Although we have expended significant resources and made substantial investments to deploy a 4G mobile broadband network using mobile WiMAX technology, due to a number of developments in the wireless broadband industry, we believe we need to incur the costs and time necessary to deploy LTE technology on our network, alongside mobile WiMAX, for the services we offer to remain competitive over the long-term and for us to be able to generate sufficient revenues for our business by retaining our existing wholesale partners and attracting new wholesale partners with substantial offload capacity needs. A number of factors have led us to this conclusion.
We currently depend on OEMs to continue to develop and produce mobile WiMAX equipment and subscriber devices that will operate on our network, and on Intel and other manufacturers to cause mobile WiMAX chipsets to be embedded into laptops and other computing devices. While we have deployed our mobile WiMAX technology in launched markets covering approximately 131.9 million people in the United States as of December 31, 2011, we cannot be assured that vendors will continue to develop and produce new mobile WiMAX subscriber devices in the long term as substantially all of our competitors deploy alternative technologies on their networks.
Additionally, the development of the mobile WiMAX ecosystem, including the adoption of mobile WiMAX by other companies and the availability of mobile WiMAX devices, has not occurred as quickly or extensively as we expected. Other competing technologies, including LTE and HSPA+, have been developed and are gaining increasing market acceptance. With Verizon’s and AT&T’s current launches of LTE networks, along with Sprint’s recent announcement that it plans to deploy LTE on its own network and certain payments from Sprint depending on our LTE network buildout, we now believe that the development and growth of the WiMAX ecosystem will be hindered and the future demand for our mobile WiMAX services appears to be limited. We believe that going forward the development of end user devices by suppliers will focus on LTE devices, which in turn will result in greater numbers of LTE devices becoming available at lower prices, due to the increasing number of service providers relying on LTE. This may allow the providers of LTE to achieve greater economies of scale than providers of WiMAX, making it less expensive for those providers to offer their products and services to subscribers. Also, as LTE becomes more commercially available, and LTE devices become more prevalent, it is likely that our current wholesale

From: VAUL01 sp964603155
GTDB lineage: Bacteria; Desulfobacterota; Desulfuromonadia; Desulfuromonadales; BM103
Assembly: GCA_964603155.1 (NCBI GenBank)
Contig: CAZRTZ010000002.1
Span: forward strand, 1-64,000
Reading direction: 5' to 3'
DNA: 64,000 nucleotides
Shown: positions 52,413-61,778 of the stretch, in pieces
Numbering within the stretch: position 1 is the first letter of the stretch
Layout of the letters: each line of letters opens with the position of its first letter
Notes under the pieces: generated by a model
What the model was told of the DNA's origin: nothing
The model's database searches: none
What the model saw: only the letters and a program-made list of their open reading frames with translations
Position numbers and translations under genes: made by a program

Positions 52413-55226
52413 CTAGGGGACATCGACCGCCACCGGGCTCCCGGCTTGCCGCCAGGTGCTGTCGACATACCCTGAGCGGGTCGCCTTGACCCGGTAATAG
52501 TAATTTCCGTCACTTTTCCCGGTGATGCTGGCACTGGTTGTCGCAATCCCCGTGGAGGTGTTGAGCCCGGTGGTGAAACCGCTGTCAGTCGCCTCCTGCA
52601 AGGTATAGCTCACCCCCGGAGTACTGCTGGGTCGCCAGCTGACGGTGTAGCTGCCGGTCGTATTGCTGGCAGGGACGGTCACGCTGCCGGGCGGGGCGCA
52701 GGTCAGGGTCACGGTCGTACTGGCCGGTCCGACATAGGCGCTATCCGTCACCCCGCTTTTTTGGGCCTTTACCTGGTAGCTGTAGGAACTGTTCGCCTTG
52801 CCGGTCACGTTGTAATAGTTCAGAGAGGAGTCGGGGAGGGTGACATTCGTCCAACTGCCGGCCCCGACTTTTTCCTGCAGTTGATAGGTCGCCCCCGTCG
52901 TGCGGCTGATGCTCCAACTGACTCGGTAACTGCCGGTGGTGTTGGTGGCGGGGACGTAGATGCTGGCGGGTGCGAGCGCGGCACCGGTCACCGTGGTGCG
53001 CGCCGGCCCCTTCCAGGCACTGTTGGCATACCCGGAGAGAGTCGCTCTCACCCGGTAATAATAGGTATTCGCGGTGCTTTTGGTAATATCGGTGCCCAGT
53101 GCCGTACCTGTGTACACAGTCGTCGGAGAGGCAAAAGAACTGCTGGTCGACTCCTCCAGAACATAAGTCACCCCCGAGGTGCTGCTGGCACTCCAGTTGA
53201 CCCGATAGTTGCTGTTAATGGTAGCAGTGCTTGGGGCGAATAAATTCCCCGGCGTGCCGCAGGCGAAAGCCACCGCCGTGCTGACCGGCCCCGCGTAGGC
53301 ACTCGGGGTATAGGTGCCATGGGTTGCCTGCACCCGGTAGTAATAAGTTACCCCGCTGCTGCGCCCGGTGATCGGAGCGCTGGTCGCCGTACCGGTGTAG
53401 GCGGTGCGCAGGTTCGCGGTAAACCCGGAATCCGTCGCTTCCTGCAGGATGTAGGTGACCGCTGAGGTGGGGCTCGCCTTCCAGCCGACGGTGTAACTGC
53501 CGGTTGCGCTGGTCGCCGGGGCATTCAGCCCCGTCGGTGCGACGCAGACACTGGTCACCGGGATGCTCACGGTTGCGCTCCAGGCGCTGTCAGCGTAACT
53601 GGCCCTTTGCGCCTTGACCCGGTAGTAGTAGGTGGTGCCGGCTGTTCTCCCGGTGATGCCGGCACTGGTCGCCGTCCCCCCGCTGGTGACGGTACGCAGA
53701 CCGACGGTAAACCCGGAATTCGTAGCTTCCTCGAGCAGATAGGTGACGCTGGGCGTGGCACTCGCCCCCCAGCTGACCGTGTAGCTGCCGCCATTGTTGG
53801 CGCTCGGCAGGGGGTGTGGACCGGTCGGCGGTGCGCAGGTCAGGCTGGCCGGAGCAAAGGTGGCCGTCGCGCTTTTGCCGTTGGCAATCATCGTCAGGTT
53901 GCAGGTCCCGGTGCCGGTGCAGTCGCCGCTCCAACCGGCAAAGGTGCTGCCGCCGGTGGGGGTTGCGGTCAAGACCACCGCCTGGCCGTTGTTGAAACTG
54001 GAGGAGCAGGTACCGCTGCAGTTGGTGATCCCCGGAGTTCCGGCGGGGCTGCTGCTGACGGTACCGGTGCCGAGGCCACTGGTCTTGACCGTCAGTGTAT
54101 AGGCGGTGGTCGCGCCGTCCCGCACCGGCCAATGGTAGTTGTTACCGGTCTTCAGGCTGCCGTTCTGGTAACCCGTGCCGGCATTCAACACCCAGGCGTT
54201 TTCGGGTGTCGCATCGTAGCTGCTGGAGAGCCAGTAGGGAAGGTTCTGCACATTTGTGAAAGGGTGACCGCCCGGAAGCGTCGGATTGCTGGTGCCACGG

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partners as well as potential future wholesale partners will desire or demand an LTE network for their subscribers, and we will need to deploy LTE technology to meet those demands, or risk losing those partners or potential partners and the corresponding revenue.
Due to these developments, we now believe we need to deploy LTE on our network, alongside our current mobile WiMAX technology, to remain competitive and to generate sufficient revenues for our business. Such deployment will result in substantial additional costs and risks to us, and we anticipate that our capital expenditures will substantially increase in 2012. The additional risks involved in adding LTE to our network include, the timing of deployment of our LTE network which will depend on our vendors’ ability to meet our planned timelines, the costs we incur in deploying our LTE network which could be substantially higher than we expect if we are unable to secure equipment or services from vendors on the terms we expect or if we encounter other unexpected problems with our vendors or with the deployment, whether our competitors could offer LTE technology at a faster rate or more efficiently than us, the possibility of customer service disruptions during the deployment process, the fact that deployment to a new technology could be more difficult than we expect, and how successful we will be in obtaining customers for our new network. Costs of such deployment include the cost of new equipment that may be required for the new technology, potential additional tower expenses, obsolescence costs associated with equipment for our current technology, and potential impacts on our subscriber base resulting from the deployment of the new technology.